Prithvi Info Solutions: Why regulators are silent over the scandalous saga?
March 5, 2010
Over the past year, Hyderabad-based Prithvi Information Solutions Ltd has lurched from one extraordinary scandal to another without once stirring the regulators into action. For starters, three international audit firms walked away without signing the balance sheet in 2009. First it was Ernst & Young (M/s SR Batliboi & Co), which resigned after signing a heavily qualified balance sheet in March 2009. It was replaced by Price Waterhouse & Co (PwC) which resigned in panic in the wake of the Satyam scandal—(the account was being handled by the same PwC partner who has been arrested in the Satyam case).
Is Prithvi Information Solutions another Satyam? It is certainly smaller in size by but the goings-on are as dubious or more. What is however truly scandalous is that the Securities and Exchange Board of India (SEBI), the stock exchanges and the Ministry of Corporate Affairs (MCA) have remained mute spectators to its brazen actions.
Consider this. When PwC resigned in June 2009, the company held an Extraordinary General Meeting (EGM) on 23 July 2009 and appointed Walker, Chandiok & Co. This firm made as fast an exit as PwC and resigned in less than four months without signing the accounts. Prithvi then held its Annual General Meeting (AGM) on 31st December, which was chaired by Madhavi Vuppalapati, a founder director. She apparently told the shareholders that the accounts were not signed and asked them to appoint VK Asthana & Co. She also used the opportunity to increase the company's authorised capital and appoint three new directors.
Despite the fact that three international auditing firms had walked out, Ms Vuppalapati adjourned the meeting by a mere month to 30th January. In under 23 days, VK Asthana & Co was ready with a limited review of the accounts that was presented to shareholders at the 30 January 2010 meeting. Shockingly, the Registrar of Companies granted two extensions to Prithvi for holding the AGM without once inquiring why its former auditors were refusing to sign the accounts. Also, if VK Asthana was appointed on 31st December and the statute requires 23 days’ notice for the AGM and seven days’ notice for a board meeting, then it is clear that it was fully assured that the auditors would sign the accounts without raising any questions. Some would even say that the ‘auditor’ was a mere rubber stamp.
According to our source, "The new auditor VK Asthana (this firm has apparently never been subjected to any peer review which is a mandatory requirement to be eligible to perform audits of listed companies) accepted the appointment and completed the audit in just 23 days and issued the report on the financial statements (including consolidated financial statements).”
Isn't it extraordinary that stock exchanges, who are the first-line regulators, acted like mere notice boards and are uninterested in watching companies? It is they who supervise the Listing Agreement signed by companies, which covers all key corporate governance and disclosure rules. Finally, on 4th March 2010, we received an email from the office of KM Abraham, whole time member (WTM) of SEBI, that the issue has been sent to the appropriate department for investigation. However, even today, and despite the Satyam scandal, the regulator seems clueless about the gravity of Prithvi’s financial machinations.
The frequent change of auditors is not Prithvi's only problem. In June 2009, CNBC reported that Deutsche Bank had filed a first information report (FIR) accusing Prithvi's promoters of a fraud of Rs40 crore. Although Deutsche Bank has remained tight-lipped in public, it is reported that Prithvi had diverted bank funds to real estate and made false claims about significant global contracts. Deutsche Bank was alerted when three of Prithvi's clients informed the Bank's New York branch that they had no dealings with the company.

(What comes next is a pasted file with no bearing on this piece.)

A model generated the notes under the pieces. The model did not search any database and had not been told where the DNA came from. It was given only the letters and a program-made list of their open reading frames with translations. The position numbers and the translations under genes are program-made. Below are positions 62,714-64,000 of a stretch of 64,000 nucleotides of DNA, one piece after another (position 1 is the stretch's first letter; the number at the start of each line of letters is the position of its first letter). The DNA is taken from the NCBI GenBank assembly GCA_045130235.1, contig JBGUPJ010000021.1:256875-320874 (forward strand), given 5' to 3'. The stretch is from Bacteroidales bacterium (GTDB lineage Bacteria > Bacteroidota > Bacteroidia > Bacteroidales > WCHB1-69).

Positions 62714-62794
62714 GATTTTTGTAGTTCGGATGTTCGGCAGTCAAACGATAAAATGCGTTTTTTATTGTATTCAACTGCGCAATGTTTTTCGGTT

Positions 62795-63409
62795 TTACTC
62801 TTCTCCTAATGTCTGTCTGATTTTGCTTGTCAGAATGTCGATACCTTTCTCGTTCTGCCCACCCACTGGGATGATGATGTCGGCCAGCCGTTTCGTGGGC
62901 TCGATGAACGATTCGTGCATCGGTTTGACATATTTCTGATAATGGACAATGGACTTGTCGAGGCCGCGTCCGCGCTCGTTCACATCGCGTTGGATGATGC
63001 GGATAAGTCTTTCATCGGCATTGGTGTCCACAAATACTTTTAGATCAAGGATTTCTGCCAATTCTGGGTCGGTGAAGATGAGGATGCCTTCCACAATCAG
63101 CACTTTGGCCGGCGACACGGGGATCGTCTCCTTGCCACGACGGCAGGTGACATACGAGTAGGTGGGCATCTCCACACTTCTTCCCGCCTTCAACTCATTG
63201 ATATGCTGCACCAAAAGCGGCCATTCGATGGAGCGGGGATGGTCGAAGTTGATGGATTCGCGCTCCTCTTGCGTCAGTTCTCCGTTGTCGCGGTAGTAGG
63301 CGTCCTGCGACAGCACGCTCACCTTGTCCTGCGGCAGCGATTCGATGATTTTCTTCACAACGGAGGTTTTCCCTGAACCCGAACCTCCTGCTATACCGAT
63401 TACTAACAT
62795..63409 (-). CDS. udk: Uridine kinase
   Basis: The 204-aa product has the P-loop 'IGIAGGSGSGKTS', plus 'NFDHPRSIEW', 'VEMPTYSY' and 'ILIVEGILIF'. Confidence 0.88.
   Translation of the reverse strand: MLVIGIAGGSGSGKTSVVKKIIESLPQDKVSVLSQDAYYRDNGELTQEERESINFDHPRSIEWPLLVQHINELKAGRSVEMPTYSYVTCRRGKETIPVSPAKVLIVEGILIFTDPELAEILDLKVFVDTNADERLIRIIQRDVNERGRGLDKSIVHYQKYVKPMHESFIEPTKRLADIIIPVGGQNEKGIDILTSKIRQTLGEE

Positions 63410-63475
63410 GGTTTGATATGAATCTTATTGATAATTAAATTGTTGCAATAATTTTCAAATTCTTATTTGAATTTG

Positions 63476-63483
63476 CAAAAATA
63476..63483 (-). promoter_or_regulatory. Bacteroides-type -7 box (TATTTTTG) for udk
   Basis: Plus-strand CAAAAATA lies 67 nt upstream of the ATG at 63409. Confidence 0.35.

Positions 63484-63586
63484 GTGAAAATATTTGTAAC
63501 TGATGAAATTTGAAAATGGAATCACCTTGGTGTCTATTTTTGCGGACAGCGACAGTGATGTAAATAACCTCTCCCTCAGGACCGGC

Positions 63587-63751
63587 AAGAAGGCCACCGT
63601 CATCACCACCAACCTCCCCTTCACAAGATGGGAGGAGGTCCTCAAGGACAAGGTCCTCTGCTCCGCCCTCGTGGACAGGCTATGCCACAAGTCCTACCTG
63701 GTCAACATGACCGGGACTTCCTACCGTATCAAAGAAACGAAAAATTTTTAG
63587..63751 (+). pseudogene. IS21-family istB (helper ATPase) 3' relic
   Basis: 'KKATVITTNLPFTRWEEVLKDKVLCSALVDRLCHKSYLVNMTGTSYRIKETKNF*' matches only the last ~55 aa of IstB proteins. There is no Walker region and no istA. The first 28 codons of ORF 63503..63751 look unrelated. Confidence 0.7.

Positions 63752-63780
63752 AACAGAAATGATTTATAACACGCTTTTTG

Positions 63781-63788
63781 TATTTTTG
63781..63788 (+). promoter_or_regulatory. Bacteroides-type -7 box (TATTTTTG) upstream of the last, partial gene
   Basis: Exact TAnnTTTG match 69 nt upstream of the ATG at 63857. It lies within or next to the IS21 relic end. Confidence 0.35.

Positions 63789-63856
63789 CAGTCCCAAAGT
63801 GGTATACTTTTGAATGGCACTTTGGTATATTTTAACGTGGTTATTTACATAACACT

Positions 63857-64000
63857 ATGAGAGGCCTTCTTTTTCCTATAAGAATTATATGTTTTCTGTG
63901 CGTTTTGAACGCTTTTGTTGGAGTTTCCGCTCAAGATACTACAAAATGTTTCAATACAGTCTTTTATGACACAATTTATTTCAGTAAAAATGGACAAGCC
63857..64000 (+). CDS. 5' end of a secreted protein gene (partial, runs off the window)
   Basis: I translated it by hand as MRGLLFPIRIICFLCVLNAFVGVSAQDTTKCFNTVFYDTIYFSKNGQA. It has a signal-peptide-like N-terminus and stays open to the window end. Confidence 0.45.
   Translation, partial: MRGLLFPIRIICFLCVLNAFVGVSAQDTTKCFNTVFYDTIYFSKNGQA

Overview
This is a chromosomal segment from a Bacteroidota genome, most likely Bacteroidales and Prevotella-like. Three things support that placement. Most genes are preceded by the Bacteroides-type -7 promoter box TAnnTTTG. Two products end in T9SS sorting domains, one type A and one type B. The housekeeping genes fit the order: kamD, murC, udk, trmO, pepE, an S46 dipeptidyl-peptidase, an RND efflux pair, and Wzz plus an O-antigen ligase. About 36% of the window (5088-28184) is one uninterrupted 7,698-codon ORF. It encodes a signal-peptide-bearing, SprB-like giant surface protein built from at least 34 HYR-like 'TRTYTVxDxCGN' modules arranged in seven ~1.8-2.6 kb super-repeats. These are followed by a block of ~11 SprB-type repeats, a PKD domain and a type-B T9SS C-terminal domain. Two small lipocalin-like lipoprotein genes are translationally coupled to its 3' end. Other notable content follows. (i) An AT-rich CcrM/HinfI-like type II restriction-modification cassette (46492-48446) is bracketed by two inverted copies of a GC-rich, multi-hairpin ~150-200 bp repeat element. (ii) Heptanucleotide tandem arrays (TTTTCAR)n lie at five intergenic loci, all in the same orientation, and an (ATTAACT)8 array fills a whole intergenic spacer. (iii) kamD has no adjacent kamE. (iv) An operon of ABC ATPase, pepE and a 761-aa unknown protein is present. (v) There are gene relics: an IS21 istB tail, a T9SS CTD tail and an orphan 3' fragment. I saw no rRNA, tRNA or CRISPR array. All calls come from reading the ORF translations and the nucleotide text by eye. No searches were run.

The company had apparently raised money through bill discounting, by pledging future cash flow for work done for several marquee foreign clients. When it failed to pay on schedule, the Bank allegedly contacted the customers and learnt that they had no business with Prithvi. This too was neither reported to the bourses nor questioned by them. The details of the action are not known; however, Prithvi only informed stock exchanges about an interim order obtained by Deutsche Bank from the Debt Recovery Tribunal that was apparently vacated. On 4 August 2009 the company informed stock exchanges that it had obtained a letter from the authorities that the complaint by Deutsche Bank was ‘civil in nature’. Did this prompt the bourses to ask more questions? Not at all, the notice was merely posted on the respective websites of the Bombay Stock Exchange and the National Stock Exchange.
Less than a month after the AGM on 30th January, there was a report in Tehelka magazine dated 27 February 2010 about another scandal where Prithvi was issued a summons by a city criminal court. The Rs200 crore alleged fraud involves unpaid dues to a leading Japanese corporation. Tehelka says that the company diverted money to be used for buying telecom equipment for the State-owned Bharat Sanchar Nigam Ltd (BSNL) to itself, by shadily diverting payment terms and having the money credited to its own accounts, without informing Sojitz Corp of Japan.
A couple of days earlier, the company had planted a report in a couple of obscure journals that it was set to bag a Rs200-crore order—the exact amount diverted in the Sojitz case. It is also facing action from the Directorate of Revenue Intelligence (DRI) although the accuracy of these charges is not known.
Meanwhile, all the regulatory bodies have been maintaining a deafening silence throughout this sordid saga. — Sucheta Dalal